Is The News Trustworthy? How News Sources Stretch The Truth For Views


Art Courtesy of

Maira Khurana, Staff Writer

We live in an era of chaos. COVID-19 is quickly trapping us, climate change is breathing down our necks, and the political climate grows more frenzied with each coming month. Hysteria is increasing, and the news is doing nothing to stop it. In fact, the news is only accelerating it. How many of us have opened up the news app on our phones or scrolled through our Twitter feed and found dozens of headlines proclaiming a new armageddon? Reporters often blow situations out of proportion to create a more interesting story. Even if we are not seeking it out, the news comes to us involuntarily when we visit websites or social media. How did news become like this, and how is it affecting us? 

         The problem seems to lie in a very simple fact: the news industry’s primary goal is to make money. Whether it’s through eye-catching titles, scandal, or excessive yelling on the TV, news channels and companies want to get our attention and keep it. This used to be easier back when we didn’t have cell phones that provided constant entertainment. People used to seek out more news stories because the public had less access to information. However, in the age of the Internet, our attention span is divided. Why read the news when you can just as easily access every movie, show, or YouTube video ever made? In response to this, news articles have had to be just as dramatic to catch our eye. Maybe you won’t react to the election itself, but you’ll certainly react to “the untold truth of Joe Biden’s wife.” 

          The other problem is that news is presented to us like an entertainment source. In an odd way, news has become a lot like YouTube. On Apple News, there’s a trending tab; you can follow certain channels, and they suggest articles to you based on an algorithm. It takes note of your search history and what you’re following and recommends articles that it thinks that you will read. That’s probably the worst thing that could happen to the news, because it means that there is a certain bias in the content one consumes. Targeted news is not real news; it’s a marketing tactic to keep you on an app for longer and help news channels get as many clicks as possible.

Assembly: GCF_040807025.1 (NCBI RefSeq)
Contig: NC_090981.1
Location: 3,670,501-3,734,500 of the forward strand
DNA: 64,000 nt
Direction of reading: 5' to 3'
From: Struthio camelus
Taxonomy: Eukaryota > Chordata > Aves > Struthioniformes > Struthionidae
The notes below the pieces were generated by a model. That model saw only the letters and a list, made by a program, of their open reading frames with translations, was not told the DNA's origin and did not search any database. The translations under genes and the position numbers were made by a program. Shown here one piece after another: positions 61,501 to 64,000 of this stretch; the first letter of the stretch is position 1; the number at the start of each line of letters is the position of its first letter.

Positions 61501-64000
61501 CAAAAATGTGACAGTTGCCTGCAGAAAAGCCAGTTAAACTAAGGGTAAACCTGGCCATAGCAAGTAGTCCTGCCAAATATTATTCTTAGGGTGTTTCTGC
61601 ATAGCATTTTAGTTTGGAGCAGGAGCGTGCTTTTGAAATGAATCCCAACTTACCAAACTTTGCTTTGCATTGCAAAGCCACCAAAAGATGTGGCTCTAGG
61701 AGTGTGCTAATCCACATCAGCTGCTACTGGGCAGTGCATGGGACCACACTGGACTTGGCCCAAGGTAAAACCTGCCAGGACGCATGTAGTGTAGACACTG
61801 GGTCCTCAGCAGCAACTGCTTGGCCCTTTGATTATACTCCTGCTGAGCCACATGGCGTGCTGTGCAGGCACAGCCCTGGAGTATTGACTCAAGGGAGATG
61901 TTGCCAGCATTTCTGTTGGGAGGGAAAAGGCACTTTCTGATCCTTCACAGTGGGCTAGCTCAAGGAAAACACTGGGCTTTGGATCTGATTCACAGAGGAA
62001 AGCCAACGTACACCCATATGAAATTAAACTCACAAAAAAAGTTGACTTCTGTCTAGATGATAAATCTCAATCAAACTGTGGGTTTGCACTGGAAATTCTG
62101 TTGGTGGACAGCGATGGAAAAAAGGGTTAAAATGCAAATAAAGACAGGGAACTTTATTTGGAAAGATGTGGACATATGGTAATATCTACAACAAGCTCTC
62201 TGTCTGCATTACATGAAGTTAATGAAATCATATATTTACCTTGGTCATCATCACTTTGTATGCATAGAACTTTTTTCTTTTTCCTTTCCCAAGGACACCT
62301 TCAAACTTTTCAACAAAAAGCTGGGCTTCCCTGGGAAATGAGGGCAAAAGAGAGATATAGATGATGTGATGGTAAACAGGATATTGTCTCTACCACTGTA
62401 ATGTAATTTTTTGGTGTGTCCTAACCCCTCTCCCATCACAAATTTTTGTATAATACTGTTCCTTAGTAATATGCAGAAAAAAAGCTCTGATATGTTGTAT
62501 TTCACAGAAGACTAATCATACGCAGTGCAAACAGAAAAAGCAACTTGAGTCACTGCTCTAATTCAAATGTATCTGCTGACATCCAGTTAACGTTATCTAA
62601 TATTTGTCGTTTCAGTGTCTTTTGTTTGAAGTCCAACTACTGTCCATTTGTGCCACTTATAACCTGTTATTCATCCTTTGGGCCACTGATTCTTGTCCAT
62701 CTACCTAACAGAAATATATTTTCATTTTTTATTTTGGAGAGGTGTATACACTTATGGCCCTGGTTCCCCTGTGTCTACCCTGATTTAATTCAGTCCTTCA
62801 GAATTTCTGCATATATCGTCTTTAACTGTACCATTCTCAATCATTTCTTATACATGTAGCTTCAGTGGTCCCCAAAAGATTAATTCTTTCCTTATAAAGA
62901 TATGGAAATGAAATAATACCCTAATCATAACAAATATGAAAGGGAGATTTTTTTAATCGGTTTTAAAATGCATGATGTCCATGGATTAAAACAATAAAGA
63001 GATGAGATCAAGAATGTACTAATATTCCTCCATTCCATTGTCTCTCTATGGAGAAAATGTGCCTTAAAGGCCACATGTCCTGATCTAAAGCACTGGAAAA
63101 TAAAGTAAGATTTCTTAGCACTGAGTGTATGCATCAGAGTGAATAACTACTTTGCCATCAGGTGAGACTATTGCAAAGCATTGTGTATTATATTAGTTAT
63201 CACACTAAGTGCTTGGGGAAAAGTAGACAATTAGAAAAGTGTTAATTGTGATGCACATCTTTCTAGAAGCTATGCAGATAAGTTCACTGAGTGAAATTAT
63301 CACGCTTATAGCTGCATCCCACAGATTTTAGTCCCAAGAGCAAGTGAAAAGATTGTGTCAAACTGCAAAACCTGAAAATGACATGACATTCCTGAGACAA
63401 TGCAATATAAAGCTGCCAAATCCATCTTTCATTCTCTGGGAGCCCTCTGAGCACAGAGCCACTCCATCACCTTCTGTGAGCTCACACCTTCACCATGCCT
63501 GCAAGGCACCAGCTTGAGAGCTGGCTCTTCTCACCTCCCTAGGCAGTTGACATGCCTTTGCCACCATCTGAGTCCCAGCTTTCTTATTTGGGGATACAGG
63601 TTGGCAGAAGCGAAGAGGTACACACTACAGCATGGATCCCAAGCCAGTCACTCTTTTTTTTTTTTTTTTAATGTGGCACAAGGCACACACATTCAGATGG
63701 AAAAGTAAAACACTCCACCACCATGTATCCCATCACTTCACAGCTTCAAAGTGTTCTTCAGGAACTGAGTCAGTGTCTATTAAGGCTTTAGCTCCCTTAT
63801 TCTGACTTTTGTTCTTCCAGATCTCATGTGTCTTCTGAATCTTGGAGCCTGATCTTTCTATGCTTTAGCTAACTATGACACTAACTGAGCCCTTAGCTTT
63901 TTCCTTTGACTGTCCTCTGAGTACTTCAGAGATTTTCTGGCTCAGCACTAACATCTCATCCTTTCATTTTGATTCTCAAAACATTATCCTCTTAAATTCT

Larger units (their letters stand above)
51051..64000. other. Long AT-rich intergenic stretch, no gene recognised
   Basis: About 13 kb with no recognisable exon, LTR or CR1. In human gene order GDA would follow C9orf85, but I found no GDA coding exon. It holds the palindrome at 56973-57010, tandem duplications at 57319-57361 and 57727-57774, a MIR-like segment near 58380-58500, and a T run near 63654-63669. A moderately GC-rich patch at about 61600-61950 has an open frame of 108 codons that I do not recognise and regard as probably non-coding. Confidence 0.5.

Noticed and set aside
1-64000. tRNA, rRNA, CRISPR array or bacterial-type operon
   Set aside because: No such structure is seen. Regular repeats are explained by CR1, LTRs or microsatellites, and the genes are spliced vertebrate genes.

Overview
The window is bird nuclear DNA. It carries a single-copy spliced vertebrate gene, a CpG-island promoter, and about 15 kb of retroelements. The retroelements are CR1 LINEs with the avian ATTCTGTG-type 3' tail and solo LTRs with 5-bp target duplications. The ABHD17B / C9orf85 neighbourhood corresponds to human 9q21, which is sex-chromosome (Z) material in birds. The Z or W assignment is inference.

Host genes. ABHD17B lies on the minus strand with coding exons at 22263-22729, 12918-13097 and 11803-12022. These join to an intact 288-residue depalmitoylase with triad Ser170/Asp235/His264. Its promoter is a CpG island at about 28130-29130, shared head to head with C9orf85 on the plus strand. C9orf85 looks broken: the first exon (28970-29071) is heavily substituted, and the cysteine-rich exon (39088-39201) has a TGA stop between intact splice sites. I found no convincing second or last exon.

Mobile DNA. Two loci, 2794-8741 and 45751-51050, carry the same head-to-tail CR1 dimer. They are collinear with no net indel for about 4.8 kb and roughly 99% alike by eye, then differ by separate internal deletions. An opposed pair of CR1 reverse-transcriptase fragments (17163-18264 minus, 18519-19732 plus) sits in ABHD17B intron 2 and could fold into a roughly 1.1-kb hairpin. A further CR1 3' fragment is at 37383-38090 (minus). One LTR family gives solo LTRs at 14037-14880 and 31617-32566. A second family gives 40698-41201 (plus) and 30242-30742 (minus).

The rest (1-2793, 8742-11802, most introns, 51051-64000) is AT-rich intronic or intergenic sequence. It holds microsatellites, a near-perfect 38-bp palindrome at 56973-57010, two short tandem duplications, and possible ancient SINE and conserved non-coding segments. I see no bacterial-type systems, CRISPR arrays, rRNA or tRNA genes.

On TV, news is delivered in a dramatic  manner. Long gone is the era of calmly breaking hard news to people. Instead, they slam red graphics with all-caps “BREAKING NEWS” into the center of the screen, aided by the loud music that we all know and love. Rest assured that after every debate in this election, every single major news channel will discuss in great detail the candidates and analyze their every word.

           If the major news sources exaggerate everything for clicks and watch time, and smaller news articles are marketed to us based on our search history, then what news sources can we trust? Therein lies the dilemma. It’s becoming increasingly difficult to identify a trustworthy source, and it takes a ridiculous amount of effort to fact-check every article and video. So what are some sources that people around us consider trustworthy? 

           Olivia Melson, ‘21, trusts BBC, the New York Times, and CNN. She says she trusts them because they “follow the guidelines for if the source is credible. They’re generally reputable and [you] can see the author of the article and their sources.” 

She mostly gathers her news through articles and Twitter headlines. 

Olivia Smith, ‘21, trusts MSNBC and the Huffington Post. She trusts them because they haven’t had a scandal since Matt Lauer. She watches Cable News to remain updated on current events. 

          Ahlaam Abdulwali, ‘21, trusts NPR and CNN (to a degree), because they relay factual information without bias. She feels that news has changed in recent years, becoming more polarizing and less trustworthy. She noted that sources are choosing specific information that constructs the story that they wish to portray and do not display things factually. 

          Are these students correct? One cannot say with certainty, but perhaps they are. The important thing to keep in mind, no matter where you get your news from, is that your news may not be so trustworthy. So don’t rely on it. Always remain critical of the facts you are given. It is important to pay attention to the source, the author, and any information referenced. The line between fake news and propaganda is scarily thin, and the last thing we want is for it to become any thinner.